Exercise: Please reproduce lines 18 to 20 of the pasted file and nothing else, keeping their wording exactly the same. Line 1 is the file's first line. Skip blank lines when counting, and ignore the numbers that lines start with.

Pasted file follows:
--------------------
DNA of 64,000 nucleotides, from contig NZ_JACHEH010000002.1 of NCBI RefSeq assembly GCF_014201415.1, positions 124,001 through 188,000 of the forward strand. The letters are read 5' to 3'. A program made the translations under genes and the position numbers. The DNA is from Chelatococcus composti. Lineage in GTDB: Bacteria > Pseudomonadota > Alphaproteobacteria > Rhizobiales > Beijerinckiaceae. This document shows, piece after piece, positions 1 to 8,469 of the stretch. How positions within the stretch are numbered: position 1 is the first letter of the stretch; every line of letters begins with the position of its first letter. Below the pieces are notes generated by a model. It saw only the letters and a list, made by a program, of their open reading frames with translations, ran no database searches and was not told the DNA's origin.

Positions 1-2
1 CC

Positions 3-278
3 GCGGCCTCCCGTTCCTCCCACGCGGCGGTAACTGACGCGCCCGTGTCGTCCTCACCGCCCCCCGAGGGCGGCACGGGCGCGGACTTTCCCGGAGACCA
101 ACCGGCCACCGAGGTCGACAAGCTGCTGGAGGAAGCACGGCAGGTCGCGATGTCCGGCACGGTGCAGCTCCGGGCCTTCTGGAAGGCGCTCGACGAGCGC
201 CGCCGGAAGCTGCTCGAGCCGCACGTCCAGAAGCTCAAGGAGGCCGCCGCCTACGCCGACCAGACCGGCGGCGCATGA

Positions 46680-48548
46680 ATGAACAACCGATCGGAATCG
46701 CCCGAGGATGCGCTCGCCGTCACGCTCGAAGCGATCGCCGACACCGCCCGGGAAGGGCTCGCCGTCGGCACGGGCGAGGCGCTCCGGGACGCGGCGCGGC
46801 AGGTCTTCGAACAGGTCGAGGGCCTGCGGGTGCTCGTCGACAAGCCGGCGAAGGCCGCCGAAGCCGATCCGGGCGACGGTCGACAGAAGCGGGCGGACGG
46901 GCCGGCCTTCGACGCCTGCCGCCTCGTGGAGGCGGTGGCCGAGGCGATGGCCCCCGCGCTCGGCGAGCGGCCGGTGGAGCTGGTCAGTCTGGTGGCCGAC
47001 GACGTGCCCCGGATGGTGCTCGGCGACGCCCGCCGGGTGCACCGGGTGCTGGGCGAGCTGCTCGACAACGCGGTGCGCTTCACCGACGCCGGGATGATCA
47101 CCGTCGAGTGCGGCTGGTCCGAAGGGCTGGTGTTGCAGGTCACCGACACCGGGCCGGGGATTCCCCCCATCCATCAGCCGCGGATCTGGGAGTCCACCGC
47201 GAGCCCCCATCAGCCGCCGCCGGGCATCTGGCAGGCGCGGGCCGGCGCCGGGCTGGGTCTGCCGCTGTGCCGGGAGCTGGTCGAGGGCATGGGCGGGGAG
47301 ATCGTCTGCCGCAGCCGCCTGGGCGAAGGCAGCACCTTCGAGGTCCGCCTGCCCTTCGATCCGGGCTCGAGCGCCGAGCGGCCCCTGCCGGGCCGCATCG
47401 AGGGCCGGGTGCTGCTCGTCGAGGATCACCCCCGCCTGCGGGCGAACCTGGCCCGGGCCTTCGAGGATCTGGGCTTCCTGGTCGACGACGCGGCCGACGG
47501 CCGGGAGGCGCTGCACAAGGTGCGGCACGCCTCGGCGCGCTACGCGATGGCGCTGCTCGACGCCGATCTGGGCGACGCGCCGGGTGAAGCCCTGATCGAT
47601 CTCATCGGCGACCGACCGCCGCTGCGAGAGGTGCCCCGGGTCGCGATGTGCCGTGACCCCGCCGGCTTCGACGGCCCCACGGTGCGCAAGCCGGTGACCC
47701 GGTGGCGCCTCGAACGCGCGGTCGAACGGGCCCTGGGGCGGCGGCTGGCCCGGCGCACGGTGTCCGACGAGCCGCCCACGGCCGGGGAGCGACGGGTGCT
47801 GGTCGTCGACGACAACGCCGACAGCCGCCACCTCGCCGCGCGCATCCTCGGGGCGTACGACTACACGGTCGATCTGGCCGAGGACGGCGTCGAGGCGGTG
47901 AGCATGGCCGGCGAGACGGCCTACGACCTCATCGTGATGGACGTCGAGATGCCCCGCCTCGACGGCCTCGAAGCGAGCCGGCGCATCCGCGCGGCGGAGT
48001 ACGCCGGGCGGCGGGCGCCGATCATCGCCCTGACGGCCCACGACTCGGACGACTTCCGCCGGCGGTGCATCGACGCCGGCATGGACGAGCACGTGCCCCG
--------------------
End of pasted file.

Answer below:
47501 CCGGGAGGCGCTGCACAAGGTGCGGCACGCCTCGGCGCGCTACGCGATGGCGCTGCTCGACGCCGATCTGGGCGACGCGCCGGGTGAAGCCCTGATCGAT
47601 CTCATCGGCGACCGACCGCCGCTGCGAGAGGTGCCCCGGGTCGCGATGTGCCGTGACCCCGCCGGCTTCGACGGCCCCACGGTGCGCAAGCCGGTGACCC
47701 GGTGGCGCCTCGAACGCGCGGTCGAACGGGCCCTGGGGCGGCGGCTGGCCCGGCGCACGGTGTCCGACGAGCCGCCCACGGCCGGGGAGCGACGGGTGCT